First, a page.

How to Get Your Kids Back on Their Sleep Schedule

Laura Brigance, MS, CHC

My kids sleep schedule isn't just on a to-do list.

It's a necessity.

{Image credit: Annie Spratt,}

Sleep is soooo crazy important for us busy Mamas, of course, but did you know how important it is to those little precious monsters you birthed? But seriously--So. Important.

When kids sleep, it helps them grow, it lets their brains rest and reset, and it promotes the development that's in overdrive for those little monkeys. That's why a kids sleep schedule is just that much more important.

But when we have things like daylight savings shifts and seasonal shifts and all the craziness that's come with COVID and quarantines, it's really easy for those sleep schedules to go awry.

So what's the best way to just bite the bullet and get your kids' sleep schedule back on track?

Well, since every kid is different, we've tried a few different tactics. But here are the basics:

The: A Few Minutes at a Time Strategy

My very first recommendation is to move bedtimes a few minutes at a time every night until you get to the right place. Kids can usually handle those little time changes no problem.

And in case they're not moving with you at that rate, move it a few minutes back or forward, keep that time for a couple of days, then move again until you get to the correct bedtime.

The: Supplement Strategy

We've had luck using the kid-doses of melatonin when needed (and don't do this just because I'm suggesting it--talk to your doc before giving your kid any supplements or meds.) It gives just a teeny amount of sleepy to get kids ready for bed if their internal clocks still aren't adjusting.

The smallest dose I've found is 3mg, and you can actually find it in the quick-dissolve tablets. (But obviously discuss this with your doctor before giving your kids any supplements.)

The Bedtime Routine Strategy

A good kids sleep schedule usually is preceded by a bedtime routine. You probably started this when your kids were babies, and many people just continue these even when kids are older.

It's a really good idea to keep doing it, though. Because even as adults we need a wind-down routine to get more calmed and settled before bed. Keep at the routine, but add in a few extra things if it feels like the change in time is still messing with them.

The: Get Rid of the Blue Lights Strategy

{Photo credit: Daniel Korpai,}

This is really recommended whether or not you're trying to readjust your kid's sleep schedule. Blue lights in screens have been shown to interfere with the natural circadian rhythm, thereby altering sleep. For the worse, that is.

The blue lights are in tablets, phones, computer monitors, and even tv screens.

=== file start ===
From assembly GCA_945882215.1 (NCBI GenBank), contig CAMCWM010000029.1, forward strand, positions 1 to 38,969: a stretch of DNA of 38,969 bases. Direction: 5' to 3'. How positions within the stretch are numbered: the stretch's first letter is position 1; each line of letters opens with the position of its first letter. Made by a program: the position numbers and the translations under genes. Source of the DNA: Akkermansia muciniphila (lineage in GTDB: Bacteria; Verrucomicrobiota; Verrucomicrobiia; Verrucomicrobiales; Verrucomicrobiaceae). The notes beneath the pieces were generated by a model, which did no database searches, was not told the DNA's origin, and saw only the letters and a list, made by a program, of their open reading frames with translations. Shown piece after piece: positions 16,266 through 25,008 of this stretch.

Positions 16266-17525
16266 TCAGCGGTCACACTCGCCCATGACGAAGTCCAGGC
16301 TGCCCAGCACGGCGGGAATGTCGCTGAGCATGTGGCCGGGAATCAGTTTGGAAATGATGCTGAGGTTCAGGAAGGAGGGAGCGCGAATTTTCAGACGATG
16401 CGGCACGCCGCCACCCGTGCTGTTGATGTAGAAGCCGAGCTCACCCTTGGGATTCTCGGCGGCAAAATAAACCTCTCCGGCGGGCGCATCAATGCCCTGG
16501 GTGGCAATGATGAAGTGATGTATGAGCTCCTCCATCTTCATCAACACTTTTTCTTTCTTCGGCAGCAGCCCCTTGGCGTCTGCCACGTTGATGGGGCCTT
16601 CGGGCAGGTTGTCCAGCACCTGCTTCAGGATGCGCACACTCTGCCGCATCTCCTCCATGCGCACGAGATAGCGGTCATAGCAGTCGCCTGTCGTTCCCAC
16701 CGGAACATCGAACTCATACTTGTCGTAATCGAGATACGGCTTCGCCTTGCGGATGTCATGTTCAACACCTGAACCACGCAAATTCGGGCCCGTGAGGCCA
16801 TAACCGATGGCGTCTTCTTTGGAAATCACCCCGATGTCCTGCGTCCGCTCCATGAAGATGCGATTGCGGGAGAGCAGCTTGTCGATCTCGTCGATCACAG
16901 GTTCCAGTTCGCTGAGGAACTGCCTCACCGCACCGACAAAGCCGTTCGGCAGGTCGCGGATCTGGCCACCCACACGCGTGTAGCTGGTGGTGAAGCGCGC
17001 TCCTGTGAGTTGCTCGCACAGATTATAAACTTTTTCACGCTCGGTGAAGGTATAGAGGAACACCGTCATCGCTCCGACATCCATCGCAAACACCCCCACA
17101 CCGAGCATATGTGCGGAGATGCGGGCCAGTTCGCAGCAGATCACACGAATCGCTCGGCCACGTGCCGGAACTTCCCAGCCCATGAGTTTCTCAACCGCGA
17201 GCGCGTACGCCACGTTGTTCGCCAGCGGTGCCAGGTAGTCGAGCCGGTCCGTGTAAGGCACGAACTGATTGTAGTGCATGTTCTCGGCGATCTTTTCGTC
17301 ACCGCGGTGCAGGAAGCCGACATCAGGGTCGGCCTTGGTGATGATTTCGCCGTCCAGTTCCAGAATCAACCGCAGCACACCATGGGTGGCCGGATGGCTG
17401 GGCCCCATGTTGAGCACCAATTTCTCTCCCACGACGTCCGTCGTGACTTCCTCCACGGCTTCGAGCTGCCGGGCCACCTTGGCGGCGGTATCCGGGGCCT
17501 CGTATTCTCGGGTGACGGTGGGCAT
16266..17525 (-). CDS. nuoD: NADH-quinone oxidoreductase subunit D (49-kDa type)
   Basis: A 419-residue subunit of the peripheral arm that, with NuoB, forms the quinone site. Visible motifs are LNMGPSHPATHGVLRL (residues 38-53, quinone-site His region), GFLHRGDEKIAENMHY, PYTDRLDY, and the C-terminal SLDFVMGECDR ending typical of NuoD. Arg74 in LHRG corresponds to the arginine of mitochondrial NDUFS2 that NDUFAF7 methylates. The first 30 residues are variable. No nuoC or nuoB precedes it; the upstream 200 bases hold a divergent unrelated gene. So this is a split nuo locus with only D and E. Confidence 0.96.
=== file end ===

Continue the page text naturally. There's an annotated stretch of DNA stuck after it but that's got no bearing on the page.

So make sure you're cutting off electronics at dinnertime to help with that. If you have a kid that's got to do homework after dinner regularly, maybe think about investing in glasses that block blue lights or an app called f.lux that turns the screen blue lights off.

Plan for Sleep Cycles

Something I hadn't considered regarding bedtimes came about when I started studying my own sleep habits.

About two years ago I noticed that I was waking up at crazy hours and couldn't go back to sleep. I also had trouble falling asleep. One tool I used was my Fitbit and the app to track my sleep. (There are many fitness trackers that will do this, as well as apps and the Apple watch now.)

Just keep in mind that these tools "aren't terribly accurate", according to sleep expert Sheryl Guloy of Somnolence +. But they can at least give you a good starting point, as well as become more aware that there is a problem.

I also did some digging on sleep cycles, because there are a few apps that claim they can wake you at optimal times before your alarm goes off so you don't feel groggy.

What I found is that:

  • Each full sleep cycle is about an hour and a half
  • The average person needs 5-6 sleep cycles a night to be fully rested and at their best.
  • The older a child gets, the fewer sleep cycles they may need.

My kids were always good sleepers as babies and would actually do 12-hour nights. The older they got, the shorter the time in bed. Our 9-year-old (who always slept longer than the younger two) can still go 12 hours. But the 8 and 4-year-old do maybe 9-10 max. The point is that all kids are different, just like all of us adults are different.

What I have found helpful is using a sleep calculator to get a much better idea of where to start. This way you can factor in the time it takes to go to sleep plus times for sleep cycles to find the best bedtime for your kid. Go HERE to check one out.

Keep a log of bedtimes and how your kid feels in the morning with that amount of sleep.

With that information you can start tweaking bedtimes and wake times, as well as find the specific things that help your child get to sleep and stay asleep.

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My mission is to always find the magic middle where healthy + efficient merge. As a nutrition specialist and certified health coach with a master of science in nutrition, I firmly believe in nourishing the body, mind, and spirit with proper food, rest, movement, and stress management. My mission is to teach people how those CORE 4 things work together, how to do them on the daily, then put them on autopilot.

Montgomery, TX

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